India bowlers take assistance from the air

R Ashwin ended with one wicket which was down to a bit of drift into the left-handed Shaun Marsh Associated Press

After all the pre-match fuss about the Ranchi pitch, it felt somehow appropriate that Australia lost their first wicket of the first morning to a full toss. That too after their openers had added 50 at more than five an over, relishing the ball coming on to the bat and then speeding away over a hard, downhill-sloping outfield.

"India," ESPNcricinfo's Jarrod Kimber tweeted, "have now doctored the air above the pitch to get Warner's wicket."

Over the course of a day during which an unusually dark-coloured but otherwise perfectly normal first-day pitch gave India's bowlers little help by way of acute turn or up-and-down bounce or indifferent pace, it was the air to which they kept turning for assistance.

Umesh Yadav, their most consistent threat through the day, began finding reverse swing as early as the 21st over, swerving the ball into Steven Smith's stumps and bowling to him with catchers at short midwicket and short mid-on.

He struck in his next over, getting the ball to straighten away from the left-handed Matt Renshaw to induce an edge to slip. It was not extravagant movement, and Renshaw did himself no favours by playing away from his body, but it was enough.

Then, having already had one lbw shout turned down against Peter Handscomb, Umesh had one immediately upheld when he struck the batsman's front foot on the full with an inswinging yorker. Handscomb's front leg had moved across to cover the initial line, and ended up planted fatally in front of the stumps when the ball changed course.

Umesh and Ishant Sharma kept reversing the ball through the remainder of the day, kept coming in at the stumps, but Smith, his front leg almost never getting in the way of his downswing, kept their best balls out without a fuss. Glenn Maxwell survived a couple of lbw shouts - the closest one off an Ishant no-ball - but was otherwise not unduly distressed. The reverse was persistent but never extravagant.

It wasn't enough of a weapon, perhaps, to force open Australia's batting line-up, but it kept them in check. Having conceded a combined 37 runs in seven overs in their first spells, they went on to bowl a further 27 overs and pick up two wickets while giving away 72 at 2.66 an over. A pretty decent performance given how friendly the pitch and outfield were being to the batsmen, and given that they bowled a significant chunk of their overs to a pair of batsmen who went to stumps batting on 117 and 82.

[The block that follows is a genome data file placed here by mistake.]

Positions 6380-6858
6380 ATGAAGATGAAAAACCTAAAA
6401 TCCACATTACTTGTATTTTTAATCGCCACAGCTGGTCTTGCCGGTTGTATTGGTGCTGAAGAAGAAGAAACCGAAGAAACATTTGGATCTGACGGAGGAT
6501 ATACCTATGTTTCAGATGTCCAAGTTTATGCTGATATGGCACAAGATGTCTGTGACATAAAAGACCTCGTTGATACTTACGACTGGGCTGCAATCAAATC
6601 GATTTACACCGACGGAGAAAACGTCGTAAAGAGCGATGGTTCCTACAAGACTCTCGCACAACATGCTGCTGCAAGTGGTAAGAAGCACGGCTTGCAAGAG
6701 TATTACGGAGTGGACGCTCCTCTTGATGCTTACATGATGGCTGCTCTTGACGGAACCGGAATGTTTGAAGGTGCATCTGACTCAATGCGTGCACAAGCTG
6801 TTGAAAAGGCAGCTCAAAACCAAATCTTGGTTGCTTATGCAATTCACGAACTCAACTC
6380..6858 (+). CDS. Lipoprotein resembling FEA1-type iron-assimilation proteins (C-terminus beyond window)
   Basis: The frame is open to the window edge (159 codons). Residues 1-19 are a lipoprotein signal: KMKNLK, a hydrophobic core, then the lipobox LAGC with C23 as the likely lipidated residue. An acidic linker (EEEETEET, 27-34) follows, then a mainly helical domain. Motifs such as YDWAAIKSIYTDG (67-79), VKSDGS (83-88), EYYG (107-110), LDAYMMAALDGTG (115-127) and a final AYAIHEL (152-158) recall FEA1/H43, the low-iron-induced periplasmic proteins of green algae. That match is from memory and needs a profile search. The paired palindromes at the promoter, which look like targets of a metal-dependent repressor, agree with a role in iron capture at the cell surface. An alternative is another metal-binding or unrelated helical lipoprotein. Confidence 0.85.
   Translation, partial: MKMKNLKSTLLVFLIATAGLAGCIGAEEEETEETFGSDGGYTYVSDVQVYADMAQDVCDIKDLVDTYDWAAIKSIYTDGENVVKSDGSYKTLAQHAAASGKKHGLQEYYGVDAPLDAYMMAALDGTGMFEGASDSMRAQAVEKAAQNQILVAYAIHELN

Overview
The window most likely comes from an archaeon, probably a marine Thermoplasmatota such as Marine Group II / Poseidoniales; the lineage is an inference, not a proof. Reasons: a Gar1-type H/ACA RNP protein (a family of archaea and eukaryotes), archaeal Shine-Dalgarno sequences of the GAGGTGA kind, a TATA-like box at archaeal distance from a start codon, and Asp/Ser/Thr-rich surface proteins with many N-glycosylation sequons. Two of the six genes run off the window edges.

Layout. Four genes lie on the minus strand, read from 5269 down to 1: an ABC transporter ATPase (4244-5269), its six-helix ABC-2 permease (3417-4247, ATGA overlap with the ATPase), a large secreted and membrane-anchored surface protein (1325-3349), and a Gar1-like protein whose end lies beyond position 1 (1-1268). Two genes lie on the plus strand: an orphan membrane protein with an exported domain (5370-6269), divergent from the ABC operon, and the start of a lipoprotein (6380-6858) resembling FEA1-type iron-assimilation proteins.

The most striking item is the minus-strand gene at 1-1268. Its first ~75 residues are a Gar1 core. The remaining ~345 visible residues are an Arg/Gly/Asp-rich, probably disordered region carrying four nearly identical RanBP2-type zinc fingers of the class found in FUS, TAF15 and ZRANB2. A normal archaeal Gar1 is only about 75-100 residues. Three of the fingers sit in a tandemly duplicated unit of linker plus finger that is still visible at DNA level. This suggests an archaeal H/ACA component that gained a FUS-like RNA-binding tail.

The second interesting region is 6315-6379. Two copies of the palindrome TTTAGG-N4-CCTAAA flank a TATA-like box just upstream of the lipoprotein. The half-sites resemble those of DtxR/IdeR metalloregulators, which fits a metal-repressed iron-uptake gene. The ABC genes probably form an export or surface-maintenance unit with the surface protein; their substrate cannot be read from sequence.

The spinners, denied the lavish turn of Pune or the iffy bounce of Bengaluru, tried to beat the batsmen in the air, varying their pace and angles constantly. R Ashwin ended up with one wicket in 23 overs, and that wicket was down to a bit of drift into the left-handed Shaun Marsh. Stretching forward to defend the initial line of the ball, Marsh ended up playing down the wrong line and offering short leg a sharp chance off inside edge and pad.

There were a few more instances of Ashwin deceiving batsmen with drift - it forced Smith into driving away from his body on a couple of occasions, but he compensated by rolling his wrists over and keeping the ball down - but it wasn't a frequent occurrence.

In general, Ashwin has not seemed to drift the ball in as pronounced a manner through this series as he did in earlier parts of India's home season. But he kept trying various things - varying his pace, getting more side-on in his load-up position, bowling from exaggeratedly close to the stumps - without making too much of an impact.

Ravindra Jadeja, meanwhile, ended the day as India's most economical bowler by far, going at 2.66 over the course of 30 overs despite only bowling three maidens. He took the wicket of Warner but against Smith and Maxwell he eventually moved to bowling a negative, outside-leg line.

When we hear that a spinner deceived a batsman in the air, we usually picture a flighted ball dipping six inches shorter than expected. Spinners, though, can also deceive batsmen by making them go back when they should be on the front foot. Both Jadeja and Ashwin did this to Maxwell, frequently, in the early part of his innings.

Playing for the flatter trajectory of Ashwin and Jadeja's quicker balls rather than their length, Maxwell kept going on the back foot and getting himself into dangerous positions. He faced three such balls from Ashwin while batting on 5. He jabbed his bat down hurriedly to keep two of them out, and survived an lbw appeal on the other occasion with the ball slightly off-line, turning down the leg side. Maxwell kept playing back to Jadeja as well, bringing his bat down just in time to keep out two successive quicker ones while batting on 30.

This was as close as either spinner got to breaking the Smith-Maxwell partnership. Once set, both became surer with their footwork, and there was little Ashwin or Jadeja could do but plug away and hope for an error. It was that kind of day, but by the end of it, India's bowlers, with a little help from the air above the pitch, ensured the game hadn't slipped entirely out of their control.